Those who do go through the training process form meaningful bonds with their horse and with each other. Part of Curry’s strategy is to encourage the inmates to assist one another in the training process.
“The inmates share skills. Especially a new guy that’s just never rode or anything like that, we’ll get him on a horse and teach him to saddle up,” Hotta said.
Three times a year, the gentled horses are auctioned off to the highest bidders, which can be an emotional experience for the inmates.
“It’s hard to get rid of the horse. It’s like giving away your dog when you’re a kid,” Hotta said. “But it all pays off because you know he’s going to a better place, to somebody who’s going to own him for the rest of his life.”
The next auction is 9 a.m. Saturday at 1721 Snyder Ave. in Carson City. Up to 16 “saddle-started” horses, meaning they will need some additional training from their new owners, will be up for adoption.
The wild horse training program was born out of a practical, ongoing issue facing the BLM and the American West: an unsustainable level of wild horses, the feral descendants of escaped horses from explorers, ranchers, miners and others. The BLM estimated that at the end of 2017, the number of wild horses on public lands across 10 western states, including Nevada, had reached 83,000 – over three times the appropriate management level.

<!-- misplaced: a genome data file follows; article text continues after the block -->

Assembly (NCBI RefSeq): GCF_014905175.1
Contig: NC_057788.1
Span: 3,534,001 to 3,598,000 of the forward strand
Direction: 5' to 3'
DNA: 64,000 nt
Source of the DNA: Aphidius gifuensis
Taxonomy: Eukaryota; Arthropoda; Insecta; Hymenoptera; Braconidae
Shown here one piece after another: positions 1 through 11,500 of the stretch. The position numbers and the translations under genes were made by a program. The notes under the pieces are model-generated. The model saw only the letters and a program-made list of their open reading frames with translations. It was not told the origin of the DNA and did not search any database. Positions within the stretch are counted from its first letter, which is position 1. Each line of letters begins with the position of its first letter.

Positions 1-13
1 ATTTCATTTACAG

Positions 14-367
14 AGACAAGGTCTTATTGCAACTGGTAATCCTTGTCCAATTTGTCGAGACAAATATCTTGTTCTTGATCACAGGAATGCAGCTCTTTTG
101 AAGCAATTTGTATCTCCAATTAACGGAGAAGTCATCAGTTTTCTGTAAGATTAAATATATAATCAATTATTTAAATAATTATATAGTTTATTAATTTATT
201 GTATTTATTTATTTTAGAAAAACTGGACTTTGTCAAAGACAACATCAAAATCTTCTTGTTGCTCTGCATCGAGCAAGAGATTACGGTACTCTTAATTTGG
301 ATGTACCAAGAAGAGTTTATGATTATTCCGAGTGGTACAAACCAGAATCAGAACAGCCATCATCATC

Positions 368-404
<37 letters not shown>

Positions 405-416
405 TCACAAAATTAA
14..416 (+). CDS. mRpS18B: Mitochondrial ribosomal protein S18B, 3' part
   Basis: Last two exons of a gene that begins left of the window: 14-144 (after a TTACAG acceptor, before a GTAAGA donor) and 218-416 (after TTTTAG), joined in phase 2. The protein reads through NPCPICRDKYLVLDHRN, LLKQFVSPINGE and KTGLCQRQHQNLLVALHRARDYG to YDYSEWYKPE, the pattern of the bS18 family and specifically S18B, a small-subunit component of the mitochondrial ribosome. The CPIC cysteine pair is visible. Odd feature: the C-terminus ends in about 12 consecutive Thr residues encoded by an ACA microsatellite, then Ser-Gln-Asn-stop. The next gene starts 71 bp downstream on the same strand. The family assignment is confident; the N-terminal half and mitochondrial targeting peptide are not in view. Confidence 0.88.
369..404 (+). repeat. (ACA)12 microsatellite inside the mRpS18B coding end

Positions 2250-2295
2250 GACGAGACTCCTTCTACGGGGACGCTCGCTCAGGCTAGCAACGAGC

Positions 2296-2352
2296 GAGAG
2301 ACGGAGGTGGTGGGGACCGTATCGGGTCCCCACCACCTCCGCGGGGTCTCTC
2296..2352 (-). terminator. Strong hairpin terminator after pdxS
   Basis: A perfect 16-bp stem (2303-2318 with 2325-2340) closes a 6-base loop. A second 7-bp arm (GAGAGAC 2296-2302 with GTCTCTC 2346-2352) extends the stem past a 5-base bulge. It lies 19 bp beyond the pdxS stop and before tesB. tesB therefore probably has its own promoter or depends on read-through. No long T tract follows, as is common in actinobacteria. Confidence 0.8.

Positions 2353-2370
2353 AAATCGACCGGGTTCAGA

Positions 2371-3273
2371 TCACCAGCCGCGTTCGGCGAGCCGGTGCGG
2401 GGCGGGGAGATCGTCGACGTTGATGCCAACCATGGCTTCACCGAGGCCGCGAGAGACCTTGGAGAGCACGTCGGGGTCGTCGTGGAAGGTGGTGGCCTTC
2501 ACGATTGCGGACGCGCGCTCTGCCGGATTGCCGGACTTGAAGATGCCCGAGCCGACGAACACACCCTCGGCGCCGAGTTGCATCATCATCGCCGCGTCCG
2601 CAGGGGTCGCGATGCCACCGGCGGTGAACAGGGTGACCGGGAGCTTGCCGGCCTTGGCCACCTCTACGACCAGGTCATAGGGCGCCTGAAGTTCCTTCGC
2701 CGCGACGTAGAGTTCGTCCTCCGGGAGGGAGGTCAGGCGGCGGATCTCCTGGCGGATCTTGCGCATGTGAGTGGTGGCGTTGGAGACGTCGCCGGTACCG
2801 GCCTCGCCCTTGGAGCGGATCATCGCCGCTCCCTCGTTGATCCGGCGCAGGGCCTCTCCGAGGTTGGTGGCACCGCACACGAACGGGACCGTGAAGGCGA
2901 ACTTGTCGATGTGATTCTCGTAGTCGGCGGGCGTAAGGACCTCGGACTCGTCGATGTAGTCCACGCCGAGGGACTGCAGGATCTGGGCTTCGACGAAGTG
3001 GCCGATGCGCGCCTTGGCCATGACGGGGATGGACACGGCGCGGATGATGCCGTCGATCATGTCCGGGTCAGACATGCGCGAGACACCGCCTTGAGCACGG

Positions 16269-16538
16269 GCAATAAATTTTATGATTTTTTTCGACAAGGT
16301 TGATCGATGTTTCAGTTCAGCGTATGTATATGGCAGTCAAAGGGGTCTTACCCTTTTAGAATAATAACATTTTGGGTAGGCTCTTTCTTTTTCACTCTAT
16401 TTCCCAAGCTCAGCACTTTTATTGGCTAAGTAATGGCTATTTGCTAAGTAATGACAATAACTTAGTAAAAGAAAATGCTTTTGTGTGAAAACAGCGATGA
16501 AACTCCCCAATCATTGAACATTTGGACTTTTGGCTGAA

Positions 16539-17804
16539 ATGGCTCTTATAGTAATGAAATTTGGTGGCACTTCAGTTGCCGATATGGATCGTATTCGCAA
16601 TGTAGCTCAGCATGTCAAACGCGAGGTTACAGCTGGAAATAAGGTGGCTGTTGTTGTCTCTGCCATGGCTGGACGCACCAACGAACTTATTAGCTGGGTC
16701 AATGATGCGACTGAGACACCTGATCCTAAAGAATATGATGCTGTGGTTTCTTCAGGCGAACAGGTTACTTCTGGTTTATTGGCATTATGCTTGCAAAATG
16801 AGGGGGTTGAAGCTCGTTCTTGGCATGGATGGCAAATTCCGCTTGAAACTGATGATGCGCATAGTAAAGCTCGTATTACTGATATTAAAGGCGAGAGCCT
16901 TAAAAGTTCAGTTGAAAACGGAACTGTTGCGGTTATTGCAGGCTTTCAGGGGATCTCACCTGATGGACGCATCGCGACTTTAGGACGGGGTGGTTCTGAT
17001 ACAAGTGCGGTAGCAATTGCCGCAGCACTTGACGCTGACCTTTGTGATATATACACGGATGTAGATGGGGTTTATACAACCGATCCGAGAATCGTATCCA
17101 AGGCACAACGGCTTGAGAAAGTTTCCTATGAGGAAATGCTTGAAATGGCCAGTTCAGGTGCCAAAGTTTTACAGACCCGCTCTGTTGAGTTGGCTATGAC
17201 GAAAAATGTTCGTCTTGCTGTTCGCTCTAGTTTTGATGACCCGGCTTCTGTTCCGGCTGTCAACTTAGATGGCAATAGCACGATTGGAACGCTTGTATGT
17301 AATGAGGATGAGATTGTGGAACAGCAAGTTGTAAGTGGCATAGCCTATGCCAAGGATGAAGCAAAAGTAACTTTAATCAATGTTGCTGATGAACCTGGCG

Over the years, the animals have reduced grass and sagebrush cover in their grazing areas and displaced native mammals, as is often the case when invasive species enter an ecosystem. At their current population levels, wild horses are vulnerable to starvation and dehydration, as they have depleted some food and water sources.
Prisoners at the correctional center train approximately 60-75 horses per year, which is not nearly enough to address overpopulation concerns. But it does have a small impact.
“Up to 1,500 horses are on our land at the ranch, so it’s not really making a huge dent in the horse population, but it’s the best we can do,” said Brooke Santina, public information officer with the Nevada Department of Corrections.
The impact the program has on participating inmates, Pope added, is immeasurable.
“A lot of these guys who have been in the program a while, you can see the change in their attitude,” Pope said. “They might’ve been selfish before, and it kind of opens them up a little bit. It makes them realize there’s a world around them that doesn’t necessarily [revolve] around them.”
At the end of the training program, each prisoner is offered the opportunity to describe their horse for potential bidders. The loving descriptions of the animals for the upcoming auction seem to reflect the deep bonds formed between inmates and horses.
“Shamrock, a handsome buckskin with all black legs, looks great,” one inmate and horse trainer wrote about his horse, which will be adopted on March 30. “He learns very fast and is not easily spooked. He has a soft step and is an absolute joy to ride. I can honestly say he is a great companion that will be missed.”